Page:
Wednesday, 30 July 2014

Night Walk in France

In France it's the season for dousing yourself in mozzie repellent, sticking on your walking shoes and heading out on a night walk divided into 'étapes' which roughly translates to 'stages', at the end of which you will find food and drink supplied by local artisans to tempt you on your way and (if you choose the wine option) destroy any sense of direction you may have.

So, a couple of nights ago we set off at 8.00 pm, with the sun still blazing down in a clear blue sky, wandered through forests and down country lanes amongst some dazzlingly verdant countryside on our second ever night walk.

Happy and springy.

There were seven of us, including three teenage boys temporarily detatched from Playstation heaven, four adults delirious with well-being, and a golden retriever snouting around for new scents and dead things to roll in.

Etape one was disappointing.  A bit of baguette (yesterday's?) with a smear of pâté, served by a teenager who didn't care or know what it was made of.  My vegetarian friend was in for a night of lean pickings.  Still, in an atmosphere of bonhomie and crossed wires we tucked in, slurped the offered wine, patted the long-haired donkeys and crossed the drawbridge to enter the Château de Nieul-les-Saintes, down into the dungeons and out the other side, bemused and impressed, off on the next part of the walk. My husband gazed back at the stone walls in an ecstasy of renovation dreams.

About an hour later, it was time for the entrée (étape two) - a delicious potato salad with cornichons, egg and ham, slathered in homemade mayonnaise .  Second helpings were available to shy, mumbling teenagers.  Unwanted wine was passed on to Al (my increasingly giggly husband).

Fields of ripening corn and humming grass tracks, dingly dells and open country, teenage banter and jolly japes (turning the arrows to point the other way was a favorite). Of course I turned them back again, being a sensible grownup, not to mention frightened of appearing in the local press the following day next to a photograph of those unlucky walkers lost forever in the forests of department 17).

Etape three (for some reason) was a very nice cup of sangria (cleansing of the palate?). 

By this time it was coming up to ten thirty, and dark.  My friend Martin was worried we'd gone the wrong way and missed the main course.  The boys hoped for chips.  I let them.

The stars were out and we named constellations.  The distant sounds and torches of groups of walkers ahead and behind made me think of  elfin soldiers marching.  Sticky in the very warm night air, my husband commented on the difficulty of washing before plumbing systems had been invented.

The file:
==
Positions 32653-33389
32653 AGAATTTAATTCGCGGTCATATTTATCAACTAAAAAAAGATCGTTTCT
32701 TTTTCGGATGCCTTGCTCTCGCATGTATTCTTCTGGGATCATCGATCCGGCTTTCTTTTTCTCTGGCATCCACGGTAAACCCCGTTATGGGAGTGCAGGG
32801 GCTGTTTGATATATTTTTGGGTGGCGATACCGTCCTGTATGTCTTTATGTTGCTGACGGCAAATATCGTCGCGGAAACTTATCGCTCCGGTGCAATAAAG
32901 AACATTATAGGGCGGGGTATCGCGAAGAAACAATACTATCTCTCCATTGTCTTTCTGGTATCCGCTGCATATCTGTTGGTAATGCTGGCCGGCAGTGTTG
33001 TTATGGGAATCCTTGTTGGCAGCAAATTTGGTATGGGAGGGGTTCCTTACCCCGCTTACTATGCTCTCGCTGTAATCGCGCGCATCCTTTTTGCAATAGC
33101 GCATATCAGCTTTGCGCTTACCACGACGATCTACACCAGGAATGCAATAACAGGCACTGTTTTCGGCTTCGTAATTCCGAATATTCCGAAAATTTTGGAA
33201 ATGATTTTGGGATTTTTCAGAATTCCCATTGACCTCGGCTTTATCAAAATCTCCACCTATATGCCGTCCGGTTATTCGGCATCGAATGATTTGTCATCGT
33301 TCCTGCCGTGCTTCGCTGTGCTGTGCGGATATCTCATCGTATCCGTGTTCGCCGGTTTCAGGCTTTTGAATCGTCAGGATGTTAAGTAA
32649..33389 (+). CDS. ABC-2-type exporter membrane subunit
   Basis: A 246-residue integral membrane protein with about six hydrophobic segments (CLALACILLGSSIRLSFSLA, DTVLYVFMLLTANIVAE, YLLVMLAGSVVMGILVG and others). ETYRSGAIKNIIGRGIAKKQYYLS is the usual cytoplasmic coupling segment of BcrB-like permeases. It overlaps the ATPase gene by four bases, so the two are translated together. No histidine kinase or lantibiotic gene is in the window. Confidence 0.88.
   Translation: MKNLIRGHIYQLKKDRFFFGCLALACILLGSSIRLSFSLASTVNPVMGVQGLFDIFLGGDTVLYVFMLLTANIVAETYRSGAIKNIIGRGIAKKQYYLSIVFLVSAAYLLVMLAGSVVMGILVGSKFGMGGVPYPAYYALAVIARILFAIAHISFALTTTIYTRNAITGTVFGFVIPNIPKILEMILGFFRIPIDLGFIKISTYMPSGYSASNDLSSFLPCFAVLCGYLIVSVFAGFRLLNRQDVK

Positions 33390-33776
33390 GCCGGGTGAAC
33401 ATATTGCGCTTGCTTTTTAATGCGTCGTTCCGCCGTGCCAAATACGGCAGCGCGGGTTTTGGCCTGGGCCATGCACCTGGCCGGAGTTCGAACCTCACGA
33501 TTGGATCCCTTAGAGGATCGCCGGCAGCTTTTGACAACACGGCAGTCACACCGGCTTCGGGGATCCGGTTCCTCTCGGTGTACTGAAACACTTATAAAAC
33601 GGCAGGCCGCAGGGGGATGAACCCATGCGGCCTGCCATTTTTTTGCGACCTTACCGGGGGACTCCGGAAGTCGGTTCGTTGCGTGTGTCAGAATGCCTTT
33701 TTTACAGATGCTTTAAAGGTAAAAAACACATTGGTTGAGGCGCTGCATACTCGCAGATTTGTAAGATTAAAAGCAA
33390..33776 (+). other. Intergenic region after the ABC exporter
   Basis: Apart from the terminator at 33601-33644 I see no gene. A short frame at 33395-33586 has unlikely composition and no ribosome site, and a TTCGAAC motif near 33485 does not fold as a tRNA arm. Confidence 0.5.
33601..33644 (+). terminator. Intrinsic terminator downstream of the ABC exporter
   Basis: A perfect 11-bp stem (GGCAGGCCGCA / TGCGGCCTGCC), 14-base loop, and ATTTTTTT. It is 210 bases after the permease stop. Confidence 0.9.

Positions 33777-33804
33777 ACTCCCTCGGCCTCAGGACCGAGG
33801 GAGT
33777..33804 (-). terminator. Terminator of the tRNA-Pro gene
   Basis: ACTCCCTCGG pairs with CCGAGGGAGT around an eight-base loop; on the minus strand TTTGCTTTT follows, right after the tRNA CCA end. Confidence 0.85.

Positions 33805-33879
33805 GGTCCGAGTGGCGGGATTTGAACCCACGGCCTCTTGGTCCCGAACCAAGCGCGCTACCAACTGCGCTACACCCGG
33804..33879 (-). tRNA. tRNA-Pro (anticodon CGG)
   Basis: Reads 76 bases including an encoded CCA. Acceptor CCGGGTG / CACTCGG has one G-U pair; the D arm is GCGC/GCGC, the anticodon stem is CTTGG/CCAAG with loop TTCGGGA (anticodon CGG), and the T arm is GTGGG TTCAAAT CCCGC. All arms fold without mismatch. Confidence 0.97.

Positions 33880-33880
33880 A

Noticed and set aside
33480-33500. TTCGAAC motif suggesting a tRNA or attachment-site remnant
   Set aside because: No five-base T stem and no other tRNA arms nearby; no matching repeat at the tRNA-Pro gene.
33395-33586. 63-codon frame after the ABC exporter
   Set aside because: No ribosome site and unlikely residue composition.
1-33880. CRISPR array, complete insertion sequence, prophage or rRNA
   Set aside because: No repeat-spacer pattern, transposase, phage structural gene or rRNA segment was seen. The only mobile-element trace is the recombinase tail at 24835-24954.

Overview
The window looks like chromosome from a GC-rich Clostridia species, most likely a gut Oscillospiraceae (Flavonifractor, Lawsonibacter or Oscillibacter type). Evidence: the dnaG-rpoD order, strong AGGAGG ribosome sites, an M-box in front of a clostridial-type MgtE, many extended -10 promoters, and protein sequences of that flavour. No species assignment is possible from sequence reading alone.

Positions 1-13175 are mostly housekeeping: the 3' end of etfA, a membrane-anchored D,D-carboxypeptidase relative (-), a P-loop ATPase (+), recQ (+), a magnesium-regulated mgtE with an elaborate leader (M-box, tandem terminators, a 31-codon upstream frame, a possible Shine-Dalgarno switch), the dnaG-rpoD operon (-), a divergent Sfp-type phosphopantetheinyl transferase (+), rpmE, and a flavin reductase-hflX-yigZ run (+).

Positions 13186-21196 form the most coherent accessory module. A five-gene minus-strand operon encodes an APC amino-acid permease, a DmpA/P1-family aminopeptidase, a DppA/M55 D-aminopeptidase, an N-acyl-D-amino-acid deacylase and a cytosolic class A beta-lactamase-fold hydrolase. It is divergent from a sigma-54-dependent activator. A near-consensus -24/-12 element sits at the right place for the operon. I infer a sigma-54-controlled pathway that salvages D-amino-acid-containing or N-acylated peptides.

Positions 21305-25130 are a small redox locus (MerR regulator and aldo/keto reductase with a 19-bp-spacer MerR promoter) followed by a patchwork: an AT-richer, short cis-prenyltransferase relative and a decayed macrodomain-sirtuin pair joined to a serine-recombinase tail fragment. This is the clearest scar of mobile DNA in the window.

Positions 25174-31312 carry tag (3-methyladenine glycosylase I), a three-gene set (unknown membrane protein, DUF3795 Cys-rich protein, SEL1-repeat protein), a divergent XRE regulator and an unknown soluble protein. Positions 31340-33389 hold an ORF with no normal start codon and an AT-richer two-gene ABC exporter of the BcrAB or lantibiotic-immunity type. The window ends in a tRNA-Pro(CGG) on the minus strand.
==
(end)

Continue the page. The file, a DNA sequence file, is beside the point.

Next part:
A blast of vicious barking from a hunting kennels silenced us all and made my blood run cold.   We passed by as quickly as we could, eventually finding ourselves in a huge field of hemp.  Visions of The Beach.  Would we be shot?  Was it worth stuffing our pockets?

Ahead, coloured lights announced the arrival of étape four.  Hay bails, Hawaian chicken and more wine.  Vegetarian option - Hawaian chicken without the chicken.  Went down a treat.  Scarlet the dog was very happy.

Our fellow walkers were becoming (just as we were) increasingly jolly.  A gentleman with a head torch pretended that he was a gynecologist, suggesting an intimate investigation of the woman sitting next to him (his wife?).  There was lots of polite nodding and good-humoured spluttering.

The twelve kilometre walk was beginning to seem like a bit of a fib and, sure enough, the man at the chicken counter confirmed that we had already walked fourteen and had 'around' another three to go.  Martin's blood blister (he was wearing sandals) was beginning to throb.

I mentioned to Al that the teenagers hadn't yet complained about anything.  Very odd.

Etape four was a nice bit of Brie.  And more wine.  Al's grin, now edged with something like panic, was as wide as it could go.

The boys decided to run headlong into the dark, sans torches, until they fell over.  Great fun.  We adults admitted to being stuffed and claimed not (under any circumstances) to want dessert.

Etape five was apple tart and icecream.  What would you have done? 

The entertainment provided along the way had built to a crescendo, with five burly locals (one dressed as Snow White) putting on a medley of songs by the Bee Gees.  My husband was in seventh heaven.  Debbie and Martin (both professional singer/songwriters/musicians), were charitable, but eager not to make a night of it (sticks in the mud - I would have loved to stay and make a fool of myself).

We made our way out of the jolly gathering and eventually found the car.

I drove home (sober, with a car full of people making hilarious random comments).

It was 1.20 am when we got home, so I persuaded the teenagers that they could watch Forrest Gump another time and saw them pass out one by one on their beds as they protested.

Beautiful France.  Beautiful night.

Happy days.

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